Yet another year of nothing new from a brand that's almost nonexistent in the US, and yet they had a HUGE display with over a dozen vehicles out.  They sell like three models here.

Outlander - Teenager gets in, fumbles with the seat controls, and mumbles "No lumbar support."  Are you KIDDING me?  My first car didn't even have seat runners.  They'd rusted away.


370Z NISMO - Some Lady in her deepest Minnesota accent: "Well, ya not gonna haul groceries, that's fer sure!"  Uh, you're missing the point.

Maxima - Maxima skips the 2015 model year completely for an all-new 2016 model, which made its debut at the end of Nissan's controversial Super Bowl ad.  I'll reserve judgement until I see it in person, but in the ad, it looked kinda...odd...

Murano - All new and now US-built for 2015.  It's a radical new look, yet kinda reminds me of some of the weirder Honda crossovers.  The Crosstour, specifically.  Still very nice on the inside.  A solid choice for someone who wants something that stands out in traffic and provides a little upscale feel.

XTerra - Holy crap.  They still make this?  I seriously thought this ended production like ten years ago.

Versa - Nissan's el cheapo model gets a style refresh.  Looks more Sentra-ish, I guess.  There's one of these parked in my office lot every day.  It's lost its hubcaps and has a bit of front end damage that you don't quite get is front end damage until you get up close.  Which makes it look like a cheap car that's just falling apart.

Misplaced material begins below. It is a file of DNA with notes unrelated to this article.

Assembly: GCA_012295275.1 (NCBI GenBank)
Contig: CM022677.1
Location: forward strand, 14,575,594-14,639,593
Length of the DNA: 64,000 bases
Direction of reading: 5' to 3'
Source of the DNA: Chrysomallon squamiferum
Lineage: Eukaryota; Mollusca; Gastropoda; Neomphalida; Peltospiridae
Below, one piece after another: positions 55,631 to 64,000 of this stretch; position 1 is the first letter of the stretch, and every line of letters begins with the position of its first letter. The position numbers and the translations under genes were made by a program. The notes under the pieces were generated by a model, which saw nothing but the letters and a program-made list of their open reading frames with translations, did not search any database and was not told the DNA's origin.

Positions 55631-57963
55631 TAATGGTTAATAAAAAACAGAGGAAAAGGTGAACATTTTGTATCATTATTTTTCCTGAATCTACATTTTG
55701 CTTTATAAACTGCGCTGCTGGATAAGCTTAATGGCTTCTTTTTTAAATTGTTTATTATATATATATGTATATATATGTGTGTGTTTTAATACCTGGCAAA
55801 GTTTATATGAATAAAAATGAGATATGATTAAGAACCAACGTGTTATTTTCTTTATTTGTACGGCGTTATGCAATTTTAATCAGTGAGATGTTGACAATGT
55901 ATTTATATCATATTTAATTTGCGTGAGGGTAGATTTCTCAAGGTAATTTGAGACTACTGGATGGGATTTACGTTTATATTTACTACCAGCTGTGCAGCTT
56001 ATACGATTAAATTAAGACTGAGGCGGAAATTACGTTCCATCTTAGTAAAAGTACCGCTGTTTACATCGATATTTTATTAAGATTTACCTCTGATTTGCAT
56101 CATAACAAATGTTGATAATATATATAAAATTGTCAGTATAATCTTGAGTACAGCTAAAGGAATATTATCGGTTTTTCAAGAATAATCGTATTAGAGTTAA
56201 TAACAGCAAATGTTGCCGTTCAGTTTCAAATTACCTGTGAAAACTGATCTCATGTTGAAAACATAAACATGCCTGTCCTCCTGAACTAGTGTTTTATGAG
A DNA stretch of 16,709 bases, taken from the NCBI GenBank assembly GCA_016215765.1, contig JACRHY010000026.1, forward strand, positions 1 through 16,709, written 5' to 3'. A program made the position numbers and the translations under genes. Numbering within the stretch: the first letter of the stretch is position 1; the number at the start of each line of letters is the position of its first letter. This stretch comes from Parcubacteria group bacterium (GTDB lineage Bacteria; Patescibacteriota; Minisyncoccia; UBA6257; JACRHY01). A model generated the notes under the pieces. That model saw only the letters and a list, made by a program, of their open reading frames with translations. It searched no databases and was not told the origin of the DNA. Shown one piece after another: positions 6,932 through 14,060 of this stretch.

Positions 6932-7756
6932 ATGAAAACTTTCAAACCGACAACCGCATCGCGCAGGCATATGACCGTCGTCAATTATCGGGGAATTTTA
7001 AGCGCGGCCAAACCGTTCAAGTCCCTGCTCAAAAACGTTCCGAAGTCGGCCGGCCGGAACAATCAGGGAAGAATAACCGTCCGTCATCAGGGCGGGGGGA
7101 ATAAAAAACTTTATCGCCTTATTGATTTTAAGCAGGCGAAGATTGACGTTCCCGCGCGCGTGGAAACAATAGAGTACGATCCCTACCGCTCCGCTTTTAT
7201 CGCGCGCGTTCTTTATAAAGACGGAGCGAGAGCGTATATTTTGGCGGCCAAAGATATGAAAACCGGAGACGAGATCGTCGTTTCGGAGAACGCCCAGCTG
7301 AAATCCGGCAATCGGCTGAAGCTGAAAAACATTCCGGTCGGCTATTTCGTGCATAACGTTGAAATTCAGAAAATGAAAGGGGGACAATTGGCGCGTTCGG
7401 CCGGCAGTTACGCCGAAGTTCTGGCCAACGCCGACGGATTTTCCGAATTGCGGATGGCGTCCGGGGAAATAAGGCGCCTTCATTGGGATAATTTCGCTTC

ProMaster City - This is a re-badged Fiat Doblò brought in from Europe to compete with Ford's Transit Connect in the "functional, versatile, yet efficient" commercial van segment, which also includes "me too" entries from Chevy and Nissan.  Who knew there was so much demand.  It's suitably goofy looking.  This seems to be a requirement for the segment.


Camry - It's not an all-new next-generation model, but a LOT changed this year.  Much sportier looking with a better interior and tech updates to catch up with its competitors.  It needed it.  The previous "new" Camry looked like it was designed ten years ago.

Yaris - Toyota's low-end basic transportation gets a more aggressive front end.  The inside still looks like car I nearly died of boredom driving a couple of years ago.


People wandering around the VW area kept saying aloud "There's nothing new.  It's just the same old stuff."  Glad it wasn't just me.

Jetta - Jetta gets a style refresh that VW is big-time hyping as "THE NEW JETTA!"  .I couldn't tell the difference.  At all.  Maybe if a 2014 and 2015 were parked right next to each other and I tried really hard, I could come up with something, but...

e-Golf - VW has an all-electric version of the Golf available in limited US markets.  This would not be one of those markets.  But from what I've read, it looks and feels for the most part like a gas Golf, which was VW's intention.  No weird design elements, aside from badges.  So if you're looking for an electric car that doesn't scream "HEY!  I'M AN ELECTRIC CAR!", this might be up your alley.  But you might wait a couple years to see how the reliability reports are.  This is, after all, a VW.